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Chapter: Business Science : Rural Marketing : Product Distribution

New Products Development

The adoption of new products and services is slow among rural consumers in comparison to urban consumers due to poor awareness of new products because of low media access and resistance to trying new products in the absence of demonstrations.

New Products Development


Consumer Adoption Process


The adoption of new products and services is slow among rural consumers in comparison to urban consumers due to poor awareness of new products because of low media access and resistance to trying new products in the absence of demonstrations.


The sarpanch, the school teacher, and salaried people who have better media access and market exposure become early adopters, some of who in turn act as opinion leaders for other potential buyers.


The inducement of product trials and demonstrations works well in rural for the adoption of new products.


Product Life Cycle


In most cases, the product is developed for the urban market and is later pushed into the rural market. Only in recent years have companies started customizing their products for  rural markets. Eg. LG Television, Philips Free power radio.


PLC of a product in the rural market is often longer due the multiple challenges involved in the distribution, communication and adoption of the product.


Low growth in the rural market has forced companies to reengineer their products (Free power Radio) or introduce low price packs (sachets, 200 ml Chota Pepsi).


They are also trying to change consumption patterns through consumer education (increasing soap usage frequency from weekly to daily) and adopting alternate channels to reach deeper (HUL‘s Project Shakti, haats, mandis) to grow the market.


Product Mix

The product mix in rural markets is simple.


Mostly only one product of a particular company registers its availability on rural shelves.


Limitations of investment in stocks, the slow movement and replenishment of stocks and the dominance of the retailer in rural markets are some of the important factors


responsible for the smaller range of products available at retail shops in rural.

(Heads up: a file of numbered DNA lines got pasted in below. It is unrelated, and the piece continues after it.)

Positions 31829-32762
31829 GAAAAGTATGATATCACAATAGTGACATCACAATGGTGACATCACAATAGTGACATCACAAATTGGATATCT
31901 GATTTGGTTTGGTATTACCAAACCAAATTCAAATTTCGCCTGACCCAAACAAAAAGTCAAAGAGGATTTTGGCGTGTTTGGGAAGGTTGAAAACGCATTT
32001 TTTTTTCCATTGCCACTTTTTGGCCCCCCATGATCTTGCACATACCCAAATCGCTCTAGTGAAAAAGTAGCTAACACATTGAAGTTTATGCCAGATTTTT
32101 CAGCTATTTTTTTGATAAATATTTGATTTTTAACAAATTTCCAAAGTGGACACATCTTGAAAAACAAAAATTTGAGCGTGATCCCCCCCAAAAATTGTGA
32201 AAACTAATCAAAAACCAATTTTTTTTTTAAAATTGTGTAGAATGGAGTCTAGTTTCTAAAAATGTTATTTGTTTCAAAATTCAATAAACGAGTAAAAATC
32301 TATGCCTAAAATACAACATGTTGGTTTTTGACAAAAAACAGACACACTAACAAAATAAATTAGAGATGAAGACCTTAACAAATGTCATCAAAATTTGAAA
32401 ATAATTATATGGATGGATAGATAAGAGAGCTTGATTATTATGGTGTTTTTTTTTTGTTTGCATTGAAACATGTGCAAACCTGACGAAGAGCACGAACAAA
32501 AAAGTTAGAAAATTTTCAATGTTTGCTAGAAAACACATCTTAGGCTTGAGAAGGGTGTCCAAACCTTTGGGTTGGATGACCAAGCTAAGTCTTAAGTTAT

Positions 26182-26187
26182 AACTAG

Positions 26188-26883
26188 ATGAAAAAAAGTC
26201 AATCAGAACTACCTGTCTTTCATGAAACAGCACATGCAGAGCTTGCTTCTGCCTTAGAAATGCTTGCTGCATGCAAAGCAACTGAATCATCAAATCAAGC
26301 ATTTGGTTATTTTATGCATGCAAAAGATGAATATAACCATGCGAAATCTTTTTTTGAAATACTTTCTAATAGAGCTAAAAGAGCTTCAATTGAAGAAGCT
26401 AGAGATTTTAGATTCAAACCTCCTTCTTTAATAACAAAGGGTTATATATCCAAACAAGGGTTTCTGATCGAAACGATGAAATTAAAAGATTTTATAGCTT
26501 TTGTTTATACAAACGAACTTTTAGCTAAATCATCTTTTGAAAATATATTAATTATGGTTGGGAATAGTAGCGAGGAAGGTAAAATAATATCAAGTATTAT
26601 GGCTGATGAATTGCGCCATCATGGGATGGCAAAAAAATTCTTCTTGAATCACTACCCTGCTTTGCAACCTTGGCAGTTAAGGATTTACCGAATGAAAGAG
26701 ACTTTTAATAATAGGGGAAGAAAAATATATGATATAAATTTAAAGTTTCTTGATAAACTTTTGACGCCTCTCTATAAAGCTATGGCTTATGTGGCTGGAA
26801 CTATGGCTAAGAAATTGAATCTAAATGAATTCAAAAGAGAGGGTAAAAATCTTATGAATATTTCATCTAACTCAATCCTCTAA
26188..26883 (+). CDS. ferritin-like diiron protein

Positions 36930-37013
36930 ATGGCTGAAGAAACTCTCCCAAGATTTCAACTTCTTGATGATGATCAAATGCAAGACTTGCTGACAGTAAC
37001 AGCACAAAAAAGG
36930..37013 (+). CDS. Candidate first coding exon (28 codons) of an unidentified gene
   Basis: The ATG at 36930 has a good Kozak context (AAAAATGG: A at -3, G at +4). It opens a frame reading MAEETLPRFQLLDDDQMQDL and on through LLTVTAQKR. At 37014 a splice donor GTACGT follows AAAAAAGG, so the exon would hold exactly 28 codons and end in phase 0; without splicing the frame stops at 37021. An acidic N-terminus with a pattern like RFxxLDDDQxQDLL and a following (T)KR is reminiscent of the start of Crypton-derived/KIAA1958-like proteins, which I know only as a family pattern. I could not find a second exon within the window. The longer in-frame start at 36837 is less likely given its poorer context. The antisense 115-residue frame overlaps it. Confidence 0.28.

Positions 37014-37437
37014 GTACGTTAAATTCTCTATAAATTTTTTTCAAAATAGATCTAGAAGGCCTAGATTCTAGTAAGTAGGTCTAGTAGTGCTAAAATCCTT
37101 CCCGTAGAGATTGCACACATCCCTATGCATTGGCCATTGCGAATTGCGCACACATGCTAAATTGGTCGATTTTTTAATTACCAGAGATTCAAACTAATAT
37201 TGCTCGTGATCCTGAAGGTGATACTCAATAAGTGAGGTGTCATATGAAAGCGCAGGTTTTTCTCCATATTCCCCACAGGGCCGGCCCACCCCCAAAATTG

HUL has good product width, with a presence in toothpaste, shampoo, detergent etc.


Packaging in Rural India Packaging in rural India needs special focus because of the


Following factors:

Poor Transport System (poor road conditions)


Difficulties of safe storage (rats, moisture, heat, rainwater)


Poor Facilities (erratic power supply leading to poor cold-storage facilities for food products)


The product for rural should :


Have a longer shelf life than the product for urban. Be able to withstand extreme weather conditions


Be able to withstand sudden and jerky movements on dusty roads. Have alternate storage arrangements (ice box for cold drinks).


Packaging Aesthetics

Bright colors like red, yellow, green etc.


Use of local languages on the pack, images.


Texla TVs –Launched new range in bright red and yellow color as the old one with black and grey cabinet was a failure.


ITC –Goldflake with a yellow cover in the south whereas golden color in north because yellow is associated with ill-health and jaundice in north.


Branding in Rural India


Brand Association is mainly with Colors, numbers, and visuals and not necessarily with


the name of the brand.

Retailers play a major role in brand promotion. Due to strong bonding and trust between customers and retailers, coupled with low brand awareness, consumers often do not ask


for the product by brand but insteadPaanchwillrupaye waalirequestchai th dena‘. It is upto the retailer to push the brand.


First mover brands become generic brands –Detergent powder came to be identified with Surf, mosquito coil with Kachua Chaap,vegetable oil with Dalda.


Brand Building in Rural India


Brand name development –Facilitates easy brand recall and in drawing any color, visual or numeric association. Eg. Ajanta for toothpaste, Sansar for sewing machines.


Creating a brand identity –Involve the need to relate the brand with the rural lifestyle, or with appropriate status symbols, or with the rural environment. Eg. Britannia Tiger


Biscuits created an identity associated with a smart, active and sharp child.